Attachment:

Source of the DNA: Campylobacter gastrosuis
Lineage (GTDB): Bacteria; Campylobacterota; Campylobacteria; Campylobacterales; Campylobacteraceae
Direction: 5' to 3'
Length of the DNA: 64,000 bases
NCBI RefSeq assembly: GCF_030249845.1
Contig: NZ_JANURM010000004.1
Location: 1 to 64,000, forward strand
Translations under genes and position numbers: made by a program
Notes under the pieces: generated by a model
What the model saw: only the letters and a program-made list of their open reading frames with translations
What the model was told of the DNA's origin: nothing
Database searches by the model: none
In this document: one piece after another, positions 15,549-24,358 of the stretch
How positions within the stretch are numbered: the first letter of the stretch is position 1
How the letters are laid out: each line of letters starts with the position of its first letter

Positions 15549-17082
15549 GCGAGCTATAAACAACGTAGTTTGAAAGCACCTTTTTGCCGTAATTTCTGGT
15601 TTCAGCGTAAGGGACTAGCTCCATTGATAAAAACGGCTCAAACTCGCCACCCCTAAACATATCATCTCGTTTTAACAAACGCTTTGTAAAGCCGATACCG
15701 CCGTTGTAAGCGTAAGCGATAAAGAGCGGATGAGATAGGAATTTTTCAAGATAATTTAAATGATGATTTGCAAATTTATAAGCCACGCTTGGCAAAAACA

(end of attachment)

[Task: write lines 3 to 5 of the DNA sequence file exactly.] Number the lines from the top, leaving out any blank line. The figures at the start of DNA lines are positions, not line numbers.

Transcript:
Direction: 5' to 3'
Length of the DNA: 64,000 bases
NCBI RefSeq assembly: GCF_030249845.1